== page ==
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Bulgaria condemns chemical weapon attack in Syrian town of Douma

15 April 2018
Bulgaria condemns chemical weapon attack in Syrian town of Douma

The Syrian regime has been repeatedly accused of using chemical weapons, with the United Nations among those blaming government forces for a deadly sarin gas attack on the opposition-held village of Khan Sheikhun in April 2017.

Trump on Monday promised a decision on Syria within hours, declaring that Russian Federation or any other nation found to share responsibility for Saturday's apparent chemical weapons attack on civilians will "pay a price".

Following the attack, doctors in Eastern Ghouta saw patients shaking uncontrollably and some who appeared to be paralyzed and unresponsive, an official from the Union of Medical Care and Relief Organizations (UOSSM) told CNN. Syria and Russia, Assad's ally in the fight, have denied carrying out a chemical attack, but the incident has drawn wide condemnation across the global community.

US President Donald Trump described the attack as "sick" and criticized Russian President Vladimir Putin and Iran for supporting Syrian President Bashar al-Assad.

Mr Trump last night tweeted: 'Many dead, including women and children, in mindless CHEMICAL attack in Syria.

"The children of Syria have witnessed and experienced unimaginable suffering over the past seven years".

The death toll is likely to rise, according to the Union of Medical Care Organizations, a coalition of global aid agencies that funds hospitals in Syria and which is partly based in Paris.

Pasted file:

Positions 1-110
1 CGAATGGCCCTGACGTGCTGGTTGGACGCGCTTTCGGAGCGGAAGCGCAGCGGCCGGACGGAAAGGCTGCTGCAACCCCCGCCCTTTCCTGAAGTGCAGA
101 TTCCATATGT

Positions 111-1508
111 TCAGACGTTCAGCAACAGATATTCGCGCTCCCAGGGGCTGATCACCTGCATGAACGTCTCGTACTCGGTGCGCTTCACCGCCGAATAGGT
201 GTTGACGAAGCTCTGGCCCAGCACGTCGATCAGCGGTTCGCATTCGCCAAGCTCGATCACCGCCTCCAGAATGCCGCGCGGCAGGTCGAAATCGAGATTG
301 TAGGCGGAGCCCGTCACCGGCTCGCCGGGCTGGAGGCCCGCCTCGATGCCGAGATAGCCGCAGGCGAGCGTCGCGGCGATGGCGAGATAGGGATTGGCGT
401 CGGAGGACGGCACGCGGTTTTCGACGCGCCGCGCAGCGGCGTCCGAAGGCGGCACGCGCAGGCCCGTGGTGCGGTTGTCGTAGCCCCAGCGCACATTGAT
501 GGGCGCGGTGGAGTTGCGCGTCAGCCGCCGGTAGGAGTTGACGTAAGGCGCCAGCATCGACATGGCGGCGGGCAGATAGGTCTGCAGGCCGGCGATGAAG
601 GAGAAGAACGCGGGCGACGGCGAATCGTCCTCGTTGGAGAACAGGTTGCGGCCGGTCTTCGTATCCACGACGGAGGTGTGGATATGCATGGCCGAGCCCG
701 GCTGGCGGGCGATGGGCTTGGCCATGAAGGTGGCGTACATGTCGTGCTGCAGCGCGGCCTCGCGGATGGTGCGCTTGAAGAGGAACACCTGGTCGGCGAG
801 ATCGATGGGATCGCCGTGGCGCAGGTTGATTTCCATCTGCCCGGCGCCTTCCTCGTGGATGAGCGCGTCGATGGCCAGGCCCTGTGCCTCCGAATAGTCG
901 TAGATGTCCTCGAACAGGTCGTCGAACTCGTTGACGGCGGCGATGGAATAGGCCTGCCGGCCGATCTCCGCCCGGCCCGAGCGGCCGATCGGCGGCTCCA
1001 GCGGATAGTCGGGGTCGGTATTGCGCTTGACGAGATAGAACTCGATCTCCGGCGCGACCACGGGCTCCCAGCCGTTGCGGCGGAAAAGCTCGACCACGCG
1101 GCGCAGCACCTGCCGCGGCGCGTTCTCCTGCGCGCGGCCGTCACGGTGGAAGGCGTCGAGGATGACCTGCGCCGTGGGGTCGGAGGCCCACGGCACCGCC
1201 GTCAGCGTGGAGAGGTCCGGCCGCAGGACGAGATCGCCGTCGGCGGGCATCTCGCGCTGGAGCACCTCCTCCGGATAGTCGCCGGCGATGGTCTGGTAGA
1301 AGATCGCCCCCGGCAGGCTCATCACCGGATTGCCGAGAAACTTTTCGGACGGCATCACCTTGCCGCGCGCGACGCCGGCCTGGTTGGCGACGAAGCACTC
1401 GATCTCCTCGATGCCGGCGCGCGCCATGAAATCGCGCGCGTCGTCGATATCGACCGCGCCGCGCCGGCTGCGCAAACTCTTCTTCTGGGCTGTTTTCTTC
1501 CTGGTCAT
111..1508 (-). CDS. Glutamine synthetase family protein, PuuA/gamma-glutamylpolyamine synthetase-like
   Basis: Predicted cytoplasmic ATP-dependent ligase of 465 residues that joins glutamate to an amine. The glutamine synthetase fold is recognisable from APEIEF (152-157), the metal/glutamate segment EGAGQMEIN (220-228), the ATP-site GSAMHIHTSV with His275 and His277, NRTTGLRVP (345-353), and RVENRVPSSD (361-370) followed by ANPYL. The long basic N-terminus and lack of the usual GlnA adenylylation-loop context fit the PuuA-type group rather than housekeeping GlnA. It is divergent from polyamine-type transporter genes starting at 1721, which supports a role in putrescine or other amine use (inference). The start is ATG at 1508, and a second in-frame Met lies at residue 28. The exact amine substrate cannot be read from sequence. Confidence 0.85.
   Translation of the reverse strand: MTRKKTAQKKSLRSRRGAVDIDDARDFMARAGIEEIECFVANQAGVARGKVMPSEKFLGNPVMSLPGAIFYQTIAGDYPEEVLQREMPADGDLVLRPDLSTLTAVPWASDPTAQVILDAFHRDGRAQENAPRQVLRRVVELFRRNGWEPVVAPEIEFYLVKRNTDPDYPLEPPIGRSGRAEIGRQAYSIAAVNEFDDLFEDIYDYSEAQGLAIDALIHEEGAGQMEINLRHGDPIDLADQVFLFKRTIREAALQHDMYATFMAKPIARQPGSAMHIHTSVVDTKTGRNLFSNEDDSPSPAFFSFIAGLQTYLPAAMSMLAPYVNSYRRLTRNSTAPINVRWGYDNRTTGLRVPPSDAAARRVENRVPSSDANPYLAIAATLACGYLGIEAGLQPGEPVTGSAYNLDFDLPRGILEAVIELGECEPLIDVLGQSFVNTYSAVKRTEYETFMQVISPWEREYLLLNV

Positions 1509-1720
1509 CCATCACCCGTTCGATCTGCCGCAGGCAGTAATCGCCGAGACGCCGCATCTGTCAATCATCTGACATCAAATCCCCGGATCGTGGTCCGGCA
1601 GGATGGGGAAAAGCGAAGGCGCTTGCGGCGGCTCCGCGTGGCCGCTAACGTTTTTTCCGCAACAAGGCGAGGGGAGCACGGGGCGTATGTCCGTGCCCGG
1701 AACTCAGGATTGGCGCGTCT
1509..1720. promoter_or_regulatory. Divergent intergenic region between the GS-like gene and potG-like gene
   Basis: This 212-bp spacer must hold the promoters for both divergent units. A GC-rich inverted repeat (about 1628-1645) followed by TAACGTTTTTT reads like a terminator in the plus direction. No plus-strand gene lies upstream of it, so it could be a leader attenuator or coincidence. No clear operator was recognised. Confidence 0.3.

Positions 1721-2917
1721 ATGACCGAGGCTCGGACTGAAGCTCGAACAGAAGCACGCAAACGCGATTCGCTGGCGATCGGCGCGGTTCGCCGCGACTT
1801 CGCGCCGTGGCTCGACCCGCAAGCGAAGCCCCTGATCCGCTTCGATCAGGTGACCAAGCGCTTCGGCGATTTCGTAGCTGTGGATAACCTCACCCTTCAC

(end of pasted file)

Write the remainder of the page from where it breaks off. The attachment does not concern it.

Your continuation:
Hours after the attack, the Army of Islam rebel group agreed to surrender the town and evacuate their fighters to rebel-held northern Syria, Syrian state media reported.

SAMS and the civil defense said medical centers had taken in more than 500 people suffering breathing difficulties, frothing from the mouth and smelling of chlorine.

Later Sunday, dozens of buses entered Douma to take detainees released by Jaish al-Islam to government-held territory, according to Syrian state TV.

September 14, 2013: Then-U.S. Secretary of State John Kerry and Lavrov reach a deal that calls for the removal or destruction of Syria's chemical weapons by mid-2014.

British Prime Minister Teresa May called the attack "barbaric", saying during a visit to Denmark that "If they are found to be responsible, the regime and its backers, including Russian Federation, must be held to account". They come at seminal junctures in the conflict, when Syrian government forces are on the verge of a significant strategic victory or advance against the alphabet soup of Salafi-jihadi groups that are operating in the country. Though Trump had last week expressed eagerness to get out of Syria, a White House official said Sunday a military response remains on the table.

Saudi Arabia voiced "deep concern" and condemned the chemical attack.

The UK-based Syrian Observatory for Human Rights said the death toll was even higher totaling as many as 80 people, including 40 from suffocation.

A chemical attack in a Syrian rebel-held town has sparked widespread global outrage and revulsion.

In response, President Trump ordered a missile attack on a Syrian air base. He said that this recent chemical attack proves the "need" for a USA attack and Washington's interference against the rising troops in Syria.

A 2013 chemical attack in eastern Ghouta that killed hundreds of people was widely blamed on government forces.

It must surely have occurred to Matthew d'Ancona that if Britain and the United States had not attacked Iraq then Syria might well not be where it is today?